“Why don’t you come to visit us?” Šefko asked his friend and hugs him.
With a gentle shrug, Miroslav says that he could walk to the lower part of the village, where Šefko lives, but it would be difficult for him to walk back up the hill.
Bosniaks live in the lower part of the village and Serbs in the upper. Both have land somewhere in the middle, but there has never been any legal dispute over this issue - often the case in Bosnian villages – which is another source of pride for the residents. But despite their close friendships, Šefko says that locals in Baljvine never intermarry.
“That couldn’t work. They are like relatives to us,” he said. “It has happened before that young people of different nationalities fall in love, but parents would not allow it. Our guys used to marry Serb girls, but never from our village.”
Miroslav and his wife Zorka sit with their guests in their garden, enjoying the first spring sunshine and greeting passing neighbours and friends. There aren’t many young people around, though.
“They do not want to live in the village,” said Zorka, offering nuts and juice to her guests.
In fact out of 1,600 pre-war residents, less than one third live in Baljvine now. Some of those who fled after 1995 settled in the areas where they sought refuge, and it was mainly elderly people who returned after the war. Despite the peaceful co-existence here, there are problems of unemployment and infrastructure.
Locals say that the younger generation prefer to find employment in the city, or seek jobs abroad, rather than work in agriculture which is the village’s main source of income. There is also no secondary school in the village – after the age of ten, children need to go to Mrkonjic Grad, Jajce or Banja Luka to continue their education.
Infrastructure is in a bad state, too. With no running water, residents reliant on private wells.
The local authorities have done nothing to solve this problem, villagers claim, as well as neglecting the atrocious condition of the local road. Residents complain that nobody is interested in helping this rare oasis of Bosnian coexistence.
“Nobody wants to promote this village,” Šefko claimed. “Authorities in Republika Srpska don’t want Serbs and Bosniaks to cooperate. They don’t want to show to the others that co-existence is possible. In this country, a Serb is not considered a good Serb if he does not hate Bosniaks, and vice versa.”
But the village still retains a strong pull on its former residents. In the courtyard of the village primary school - where Bosniak and Serb children study and socialise together - Marko Vučenović plays football with his youngest son Danijel and other locals. Although Marko lives with his family in Banja Luka, he spends every weekend in Baljvine. Despite owning a large farm and a shop in the village, he could not afford to live here, especially with no secondary school for his four children.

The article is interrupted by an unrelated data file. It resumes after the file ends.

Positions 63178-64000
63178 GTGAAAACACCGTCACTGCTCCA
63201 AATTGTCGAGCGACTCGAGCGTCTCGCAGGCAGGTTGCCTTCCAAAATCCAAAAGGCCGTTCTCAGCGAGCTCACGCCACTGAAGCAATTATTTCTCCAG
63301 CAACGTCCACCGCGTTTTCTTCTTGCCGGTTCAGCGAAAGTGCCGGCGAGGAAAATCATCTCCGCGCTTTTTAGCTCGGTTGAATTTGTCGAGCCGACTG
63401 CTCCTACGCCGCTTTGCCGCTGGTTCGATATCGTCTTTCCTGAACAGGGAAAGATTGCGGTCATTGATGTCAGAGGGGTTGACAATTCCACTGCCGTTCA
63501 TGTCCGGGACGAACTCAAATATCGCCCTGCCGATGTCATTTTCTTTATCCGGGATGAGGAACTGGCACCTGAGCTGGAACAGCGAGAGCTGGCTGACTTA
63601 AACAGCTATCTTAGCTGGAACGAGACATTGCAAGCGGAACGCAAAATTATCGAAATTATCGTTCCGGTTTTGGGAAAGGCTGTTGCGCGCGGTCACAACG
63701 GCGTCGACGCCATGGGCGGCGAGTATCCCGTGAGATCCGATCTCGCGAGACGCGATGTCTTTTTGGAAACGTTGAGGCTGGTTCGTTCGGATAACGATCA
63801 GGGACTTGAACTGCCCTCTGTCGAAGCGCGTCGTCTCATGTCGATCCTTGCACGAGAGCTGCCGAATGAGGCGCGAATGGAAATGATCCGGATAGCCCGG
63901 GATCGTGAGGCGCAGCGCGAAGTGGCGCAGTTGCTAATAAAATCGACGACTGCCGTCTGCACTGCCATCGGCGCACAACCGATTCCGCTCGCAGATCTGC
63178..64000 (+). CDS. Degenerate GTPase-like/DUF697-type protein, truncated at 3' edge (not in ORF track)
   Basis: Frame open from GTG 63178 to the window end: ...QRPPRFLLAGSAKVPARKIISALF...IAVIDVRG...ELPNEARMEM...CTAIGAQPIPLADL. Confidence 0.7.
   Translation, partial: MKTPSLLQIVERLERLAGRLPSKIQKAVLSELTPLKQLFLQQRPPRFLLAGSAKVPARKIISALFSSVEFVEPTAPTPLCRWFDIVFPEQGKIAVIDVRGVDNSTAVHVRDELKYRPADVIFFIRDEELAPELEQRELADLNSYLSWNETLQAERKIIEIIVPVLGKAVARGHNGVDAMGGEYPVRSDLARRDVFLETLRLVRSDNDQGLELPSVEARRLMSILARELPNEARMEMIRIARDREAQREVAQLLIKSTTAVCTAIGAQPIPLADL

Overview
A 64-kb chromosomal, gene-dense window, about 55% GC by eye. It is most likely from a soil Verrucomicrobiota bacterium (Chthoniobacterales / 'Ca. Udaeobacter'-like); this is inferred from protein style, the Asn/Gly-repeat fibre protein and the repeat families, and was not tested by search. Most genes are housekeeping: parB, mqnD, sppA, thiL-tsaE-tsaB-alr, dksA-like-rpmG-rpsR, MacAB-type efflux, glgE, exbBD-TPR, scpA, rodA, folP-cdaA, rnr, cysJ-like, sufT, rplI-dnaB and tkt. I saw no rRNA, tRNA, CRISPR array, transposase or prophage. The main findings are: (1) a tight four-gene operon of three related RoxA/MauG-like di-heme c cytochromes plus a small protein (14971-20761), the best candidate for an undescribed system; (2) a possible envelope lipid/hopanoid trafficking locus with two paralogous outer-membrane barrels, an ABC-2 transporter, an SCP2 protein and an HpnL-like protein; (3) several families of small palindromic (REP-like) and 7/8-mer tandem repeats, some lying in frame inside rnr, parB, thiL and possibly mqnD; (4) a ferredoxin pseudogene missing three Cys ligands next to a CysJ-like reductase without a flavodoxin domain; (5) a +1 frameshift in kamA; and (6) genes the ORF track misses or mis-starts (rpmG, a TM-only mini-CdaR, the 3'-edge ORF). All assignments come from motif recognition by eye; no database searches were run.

Like others here, while at first reluctant to talk about the war, he is proud of the village’s history of tolerance.
“I remember the pain and suffering, but Šefko knows that better, because Bosniaks were in the worst situation,” Marko recalled. “Unlike them, we could move freely around. They had to have ID cards with them all the time, because the VRS army controlled everything. It was a war, and every fool carried a gun. And you never knew who would pull the trigger, and who would not.”
Today, he says, he teaches his children what he has learned from his parents - that respect for your neighbour is the only proper way to live. When asked whether he plans to return and live on his farm one day, he just shrugs. But 12-year old Danijel quickly said, “I will definitely come back when I grow up!”
Šefko says that during the war, Marko and his wife handed out food from the family shop to everyone in the village, regardless of nationality.
“My family would have been hungry during the war hadn’t he helped us,” he said, adding that he loves Marko’s children as if they were his own grandchildren.
People in Baljvine like to say that a good man remains good even in the hardest of times, and that they have always had more good and wise people than those who were bad.
“Maybe we are simply a bit smarter than other Bosnians,” Marko joked.
The villagers say their mosque was built before the Second World War, when all residents of Baljvine, regardless of their nationality, helped in its construction.
In the opposite direction, up on the hill, is the Orthodox Church, which was built in the early 1990s, again by villagers of both nationalities. Bosniaks believed that if they had their mosque, their neighbors should have a church and even donated money to help build the church. But then the war started, and the church was only completed ten years ago.
“Whoever truly believes in God will not do anything evil,” Marko insisted.
Šefko says he cannot understand why peaceful co-existence is not possible in other parts of Bosnia, now deeply divided along ethnic lines.
“I just don’t understand how anyone who grew up in this country can hate it,” he mused. “How can I hate my village? I was born here. How can I hate people with whom I grew up, just because they belong to another ethnic group? Every holy book says that the first person you have to help and respect is your neighbour. And this is what we in Baljvine have always done.”
The current state of the political situation in Bosnia worries Šefko, who blames the situation on the lack of good politicians.
“People should not be blamed for the situation we are in. They are not bad - it is the politicians who are the real villains. They say people of different nationalities cannot live together, but that is not a true,” Šefko said.
He added with a smile, “People can live together and Baljvine is a great example of that.”
Marija Arnautovic is an IWPR-trained reporter.